Bill Lee, as interviewed by the Vermont Guardian’s Christian Avard.
VG: You™re a baseball purist. A concern is that with ticket prices going up will the average Vermonter be able to attend Major League Baseball games? Can anything be done?
Lee: Well, the New York and Boston common man can™t go to the ballpark anymore either. It™s a day of the past I think. It costs way too much money and it™s supply and demand and a very elitist thing. I mean [look at the opening series with the Texas Rangers]. There were more Red Sox fans then there were Rangers fans. If you go to spring training games, it™s more Red Sox fans selling out all these games. Something about landing the Mayflower on the east coast, everybody seems to have a claim to New England and thereby a lot of Red Sox fans. I think we™re even blowing out New York fans now for some reason.
VG: Do you think Steinbrenner shelling out cash for all these big name ball players has anything to do with driving ticket prices up?
Lee: Oh, for sure. You buy your own TV network and now you™re a conglomerate; you own everything and it™s just tough. You can™t get to the games. If people are waiting in line for season™s tickets for people to die, it™s almost like the [Green Bay] Packers. These two teams seem to be that way forever.
VG: I know you live in the Northeast Kingdom but what brought you there and what made you want to stay?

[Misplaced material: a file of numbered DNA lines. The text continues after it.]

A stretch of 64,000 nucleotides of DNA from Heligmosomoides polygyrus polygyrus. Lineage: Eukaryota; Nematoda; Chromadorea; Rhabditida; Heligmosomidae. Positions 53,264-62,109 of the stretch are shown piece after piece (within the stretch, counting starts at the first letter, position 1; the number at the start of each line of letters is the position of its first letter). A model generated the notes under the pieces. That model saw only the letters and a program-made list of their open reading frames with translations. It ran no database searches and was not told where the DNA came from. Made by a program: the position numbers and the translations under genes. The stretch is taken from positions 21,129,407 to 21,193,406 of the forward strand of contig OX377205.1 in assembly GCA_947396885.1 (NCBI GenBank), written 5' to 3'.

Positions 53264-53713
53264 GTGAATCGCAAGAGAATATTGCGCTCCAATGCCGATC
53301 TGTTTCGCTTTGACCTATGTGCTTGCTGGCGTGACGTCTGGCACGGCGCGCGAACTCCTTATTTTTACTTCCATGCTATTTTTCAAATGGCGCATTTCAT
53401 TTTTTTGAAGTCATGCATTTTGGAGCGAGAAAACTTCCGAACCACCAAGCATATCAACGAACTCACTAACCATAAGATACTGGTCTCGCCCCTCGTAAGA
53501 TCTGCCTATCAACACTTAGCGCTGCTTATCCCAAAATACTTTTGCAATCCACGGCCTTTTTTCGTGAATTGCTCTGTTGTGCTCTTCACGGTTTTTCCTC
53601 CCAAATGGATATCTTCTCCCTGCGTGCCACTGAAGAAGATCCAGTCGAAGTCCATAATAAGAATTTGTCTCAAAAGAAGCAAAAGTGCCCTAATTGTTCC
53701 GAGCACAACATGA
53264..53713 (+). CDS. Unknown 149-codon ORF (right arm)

Lee: Oh, I came down from Montreal. I didn™t come up. Most people think you come up to the Northeast Kingdom. I came down into the United States because of the Red Sox fantasy camp. John and Stuart Savage ran it and they were from Vermont, that™s what brought me to Vermont the first time and one of the fantasy campers owned a farm up there and his barn collapsed and forced him to sell part of his property and I bought the 14 acres on top of the ridge and built a house up there and it™s been there ever since. It™s just the neatest little community in the world, Craftsbury.
VG: Now I understand every year Middlebury College invites you to co-teach a class about the Negro Leagues. Do you still do it?
Lee: Yep, still do. It™s Karl Lindholm™s. He brings me in and teaches a course on old-time baseball, the economics of baseball, and the race relations of baseball. I was the player rep and John Milner [of the Mets] said I was only white guy allowed on the back of the bus, so it™s kind of very apropos and he™ll bring me in on May 10 on the final day of class, have a little seminar and discuss the relationship of the past, present, and future of the game. It™s just kind of a little perk for the students. That™s why I think Middlebury is the greatest school on the face of the Earth.